It’s clear that Jesus was saying, “I’m a sower. And this message that I bring about who I am and what God is doing among us, that message is the seed, containing in it the life-giving dynamic of the Kingdom.” He’s asserting that when it is planted in the right soil, the good soil, not perfect, but good, it can produce amazing, astonishing results, some 30, some 60, some a hundredfold of harvest. So, remember this, that the key to breakthrough, at least in the Kingdom of Jesus, is always going to be connected to receptivity, humility, and openness. I mean, there’s no substitute for it. The scriptures consistently remind us not to be stubborn, but to be open and that openness can do amazing things because it’s the one prerequisite. The humility to be open is what opens up for us the provision of the Lord. It’s a reminder that we got to really guard against being proud, but it’s especially stubborn as well.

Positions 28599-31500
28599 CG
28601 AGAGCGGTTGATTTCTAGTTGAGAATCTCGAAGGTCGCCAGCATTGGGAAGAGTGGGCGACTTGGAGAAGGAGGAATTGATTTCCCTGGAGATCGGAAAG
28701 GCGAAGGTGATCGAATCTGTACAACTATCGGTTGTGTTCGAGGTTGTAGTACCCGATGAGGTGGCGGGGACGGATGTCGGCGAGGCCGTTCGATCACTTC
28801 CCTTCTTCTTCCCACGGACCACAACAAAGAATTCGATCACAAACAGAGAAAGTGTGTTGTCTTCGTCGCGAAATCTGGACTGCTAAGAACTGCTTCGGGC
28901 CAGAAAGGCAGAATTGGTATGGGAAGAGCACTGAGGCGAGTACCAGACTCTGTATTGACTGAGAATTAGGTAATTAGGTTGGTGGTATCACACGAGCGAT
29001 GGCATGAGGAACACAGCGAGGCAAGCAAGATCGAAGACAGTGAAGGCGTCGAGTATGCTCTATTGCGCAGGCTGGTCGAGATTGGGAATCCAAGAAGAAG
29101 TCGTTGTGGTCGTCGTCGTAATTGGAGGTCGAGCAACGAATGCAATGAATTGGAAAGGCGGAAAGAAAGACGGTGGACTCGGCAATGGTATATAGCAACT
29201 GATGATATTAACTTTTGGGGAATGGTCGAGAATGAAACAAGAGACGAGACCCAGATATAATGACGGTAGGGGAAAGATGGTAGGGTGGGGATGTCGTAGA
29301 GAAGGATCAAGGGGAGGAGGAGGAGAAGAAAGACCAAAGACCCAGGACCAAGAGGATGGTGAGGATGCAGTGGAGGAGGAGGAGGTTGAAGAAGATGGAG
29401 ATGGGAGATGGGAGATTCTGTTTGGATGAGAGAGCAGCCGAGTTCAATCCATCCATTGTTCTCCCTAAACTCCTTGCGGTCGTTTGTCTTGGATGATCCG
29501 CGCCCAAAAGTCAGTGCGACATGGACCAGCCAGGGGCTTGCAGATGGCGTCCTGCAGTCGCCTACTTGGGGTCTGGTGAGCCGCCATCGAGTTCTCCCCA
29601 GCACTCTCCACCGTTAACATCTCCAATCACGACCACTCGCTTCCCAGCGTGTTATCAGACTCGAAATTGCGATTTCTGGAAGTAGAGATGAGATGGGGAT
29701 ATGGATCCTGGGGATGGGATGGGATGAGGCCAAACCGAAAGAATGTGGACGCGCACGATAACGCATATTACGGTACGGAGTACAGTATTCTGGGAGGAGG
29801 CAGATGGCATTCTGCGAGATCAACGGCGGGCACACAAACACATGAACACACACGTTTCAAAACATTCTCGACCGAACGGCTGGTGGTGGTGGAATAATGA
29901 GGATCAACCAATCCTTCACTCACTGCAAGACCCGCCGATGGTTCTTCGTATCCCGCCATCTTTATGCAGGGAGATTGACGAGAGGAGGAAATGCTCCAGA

In fact, I was reminded of that verse in Psalm 32:9. Every now and then, I remind myself of it, “Be not like a horse or a mule, without understanding, which must be curbed with bit and bridle, or it will not stay near you.” That was the ESV. The horse, as it is by nature, wild, ungoverned, or as the mule. The mule, I think a lot of us know this, is distinguished for its inclination to resist. I think all of us have heard the phrase stubborn as a mule, right? Sometimes I think I hear the Lord saying that to me. “So what’s it going to take for you to work with me? You’re being as stubborn as a mule. You’re resisting me. Let go. Trust me. Obey me. Yield. Yield. Yield your plans, your attitudes,” especially that last one, those attitudes. Oh, boy.